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  1. I'm a bit late with the congratulations, but congratulations! That's great news for you guys!
  2. Seems like there are two types of what we know as rubbing alcohol: the blue type that is apparently medicinal, and the clear one that is "multipurpose" and also used for firing up the old barbecue grill. I did a side-by-side comparison a couple of years ago, and decided I didn't want to buy the firestarter stuff to use on my skin -- can't remember exactly, but there was a difference in the ingredients. The esposo thinks the firestarter stuff is just fine, and that it's perfectly normal to fire up the grill and then go disinfect a wound or attack some zits. The blue one is harder to find though, and is it just me, or does rubbing alcohol smell gross here? That smell doesn't sit well with me. Never thought I'd miss the smell of US/Euro style rubbing alcohol! Weird.
  3. Bwaaajaja, Lucybelle! I need more pachuco practice ... being married to a librarian is great for grammar but not so great for el lenguage del pueblo, jjaja.
  4. So nice to have an update, and wonderful to hear that you guys are doing well and your lives are on a good path. And as always: Yay, Perlita!
  5. And remember, birthday cancels out any calories, scientific fact. So seconds on cake, extra frosting. Ice cream.
  6. I did the happy happy wishes on another e-format, but just wanted to comment that her crazy workout and running schedule keep her looking way too young to be a mom to that herd of teenagers!
  7. I just want to point out that although David may, as he says, be an overweight, long in the tooth, anchovie-eating, liver hater, bygawd he's got fabulous gams.
  8. So this came up in my FB feed today, going back (sort of) to the original subject: http://www.iflscience.com/plants-and-animals/watch-hundreds-gnat-larvae-slither-together-snake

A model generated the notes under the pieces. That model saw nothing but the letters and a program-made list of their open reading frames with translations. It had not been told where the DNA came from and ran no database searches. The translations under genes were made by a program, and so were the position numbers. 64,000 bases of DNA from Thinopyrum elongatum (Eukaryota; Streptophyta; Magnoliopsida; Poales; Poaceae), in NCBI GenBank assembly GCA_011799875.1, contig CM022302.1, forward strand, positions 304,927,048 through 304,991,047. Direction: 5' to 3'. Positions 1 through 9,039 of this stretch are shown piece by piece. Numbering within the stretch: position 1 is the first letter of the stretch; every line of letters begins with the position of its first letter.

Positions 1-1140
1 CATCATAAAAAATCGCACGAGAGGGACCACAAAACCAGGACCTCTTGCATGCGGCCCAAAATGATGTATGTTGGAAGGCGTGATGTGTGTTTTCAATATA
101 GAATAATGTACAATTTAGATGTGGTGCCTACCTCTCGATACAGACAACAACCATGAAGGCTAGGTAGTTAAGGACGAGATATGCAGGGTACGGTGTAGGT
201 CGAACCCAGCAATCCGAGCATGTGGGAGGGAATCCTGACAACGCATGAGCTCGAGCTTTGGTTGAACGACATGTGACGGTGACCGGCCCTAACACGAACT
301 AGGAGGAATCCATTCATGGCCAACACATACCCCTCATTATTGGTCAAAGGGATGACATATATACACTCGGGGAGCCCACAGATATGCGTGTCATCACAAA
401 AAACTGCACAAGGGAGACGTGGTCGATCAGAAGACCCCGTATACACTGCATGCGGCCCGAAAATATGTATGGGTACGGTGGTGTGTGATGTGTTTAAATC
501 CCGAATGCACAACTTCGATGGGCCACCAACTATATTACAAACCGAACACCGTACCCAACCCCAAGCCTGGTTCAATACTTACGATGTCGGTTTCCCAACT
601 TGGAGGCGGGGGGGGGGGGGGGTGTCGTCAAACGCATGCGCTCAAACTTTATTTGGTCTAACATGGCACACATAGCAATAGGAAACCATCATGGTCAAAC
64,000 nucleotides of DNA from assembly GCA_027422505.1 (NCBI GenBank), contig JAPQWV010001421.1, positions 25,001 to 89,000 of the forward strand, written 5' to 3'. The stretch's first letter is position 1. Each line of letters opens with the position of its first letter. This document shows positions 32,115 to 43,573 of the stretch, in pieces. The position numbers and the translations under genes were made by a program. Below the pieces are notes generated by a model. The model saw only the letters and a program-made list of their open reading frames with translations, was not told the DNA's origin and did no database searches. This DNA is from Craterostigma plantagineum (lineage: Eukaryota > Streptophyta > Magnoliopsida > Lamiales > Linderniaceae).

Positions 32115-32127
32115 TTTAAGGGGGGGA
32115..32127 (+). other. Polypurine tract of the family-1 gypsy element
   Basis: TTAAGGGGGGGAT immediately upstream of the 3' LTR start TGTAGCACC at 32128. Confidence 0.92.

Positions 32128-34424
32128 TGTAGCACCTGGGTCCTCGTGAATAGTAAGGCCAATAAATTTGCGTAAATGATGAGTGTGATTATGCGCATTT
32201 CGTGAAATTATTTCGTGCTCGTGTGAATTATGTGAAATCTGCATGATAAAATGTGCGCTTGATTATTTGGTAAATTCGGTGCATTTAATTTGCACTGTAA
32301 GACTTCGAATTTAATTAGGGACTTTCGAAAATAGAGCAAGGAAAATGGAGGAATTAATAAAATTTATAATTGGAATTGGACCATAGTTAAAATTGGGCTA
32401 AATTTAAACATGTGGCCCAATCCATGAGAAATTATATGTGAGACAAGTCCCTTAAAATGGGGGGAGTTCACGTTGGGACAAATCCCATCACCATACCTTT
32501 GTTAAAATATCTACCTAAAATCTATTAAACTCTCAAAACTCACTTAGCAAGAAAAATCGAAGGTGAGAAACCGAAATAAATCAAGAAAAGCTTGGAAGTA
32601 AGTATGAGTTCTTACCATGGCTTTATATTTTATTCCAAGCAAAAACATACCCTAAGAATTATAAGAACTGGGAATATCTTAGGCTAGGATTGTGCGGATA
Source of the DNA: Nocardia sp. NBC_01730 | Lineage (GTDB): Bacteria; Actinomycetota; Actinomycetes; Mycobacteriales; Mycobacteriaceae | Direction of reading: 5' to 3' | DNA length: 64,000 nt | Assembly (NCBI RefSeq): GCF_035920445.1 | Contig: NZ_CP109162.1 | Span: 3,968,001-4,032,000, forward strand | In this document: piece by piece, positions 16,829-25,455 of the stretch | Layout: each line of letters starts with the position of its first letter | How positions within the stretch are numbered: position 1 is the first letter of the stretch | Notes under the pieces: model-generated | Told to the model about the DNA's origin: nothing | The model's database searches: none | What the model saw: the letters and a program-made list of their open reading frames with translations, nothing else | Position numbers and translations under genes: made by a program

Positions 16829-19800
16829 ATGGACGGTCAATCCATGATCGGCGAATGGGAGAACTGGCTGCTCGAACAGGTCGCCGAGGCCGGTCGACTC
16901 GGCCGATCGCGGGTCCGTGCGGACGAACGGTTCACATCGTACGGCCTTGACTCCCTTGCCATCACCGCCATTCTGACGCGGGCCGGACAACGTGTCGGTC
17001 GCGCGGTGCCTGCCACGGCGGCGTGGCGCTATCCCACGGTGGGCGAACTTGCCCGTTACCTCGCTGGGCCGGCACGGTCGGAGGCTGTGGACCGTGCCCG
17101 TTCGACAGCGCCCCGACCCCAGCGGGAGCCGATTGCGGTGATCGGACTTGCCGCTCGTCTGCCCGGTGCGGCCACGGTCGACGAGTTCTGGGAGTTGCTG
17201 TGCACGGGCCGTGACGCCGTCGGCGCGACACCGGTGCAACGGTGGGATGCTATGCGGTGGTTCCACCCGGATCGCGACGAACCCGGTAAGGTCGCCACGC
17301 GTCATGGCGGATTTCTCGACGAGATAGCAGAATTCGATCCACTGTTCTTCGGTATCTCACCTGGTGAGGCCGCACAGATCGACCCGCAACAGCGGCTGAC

9. That's pretty impressive, a Mastiff catching a monkey! Gorgeous dogs, but not known for being particularly fleet of foot. Wow, Buster! I'm glad the monkey made it back to the trees. Tonka is coming along really well with "drop it" so far, considering he just hit 5 months of age, but "leave it" (don't approach something at all) is always a little more difficult. The good thing (well, not really good, but just in this context ...) is that we don't have our own yard, we're in an apartment, so whenever he's out, he's on the leash with me, or in a small fenced park with cut grass on our street with me, so the chances that he'll get something dangerous before he's very reliably trained are pretty small. (Knock wood) Paul, yeah, a lot of people do share that opinion, and someone using it in a specific limited "danger" circumstance to protect the dog from extreme danger is obviously different than lazy, uninformed owners who just use it across the board as the chief method for getting their dog to do what they want. For me personally, I hope I never need to use that method. My opinion is actually based less on the "shock" itself, which as you said, is often mild enough to be not much more than a vibration, and more on the way the dog actually ends up learning/processing in his mind, and the effect that has. But I hear what you're saying, and lots of folks are in agreement with it. I'm actually really interested to see how things will go with Tonka, as he will be my first puppy since I've (re)developed my training methods. Batman and Mason were rescues, as is Tonka, but they were rescued as adults ... Mason was probably 10 already and with a history of abuse. Batman was a genius, jaja, easy to train, and was pretty amazing. Mason required some serious patience and work, but I was really proud of and happy with the results for both of them. Tonka though, as a puppy, has a clean(er) slate -- though he did have some bad experiences as a little guy, during the important socialization time for puppies -- so I'm really interested to see what he can do. Dog training has actually undergone a huge shift away from the old César Millan methods in recent years, and I find it fascinating, the whole field of animal behavior. Anyway, like I said, I could blather on about dogs for days, so I'll stop now. (I heard that collective sigh of relief, y'all ...)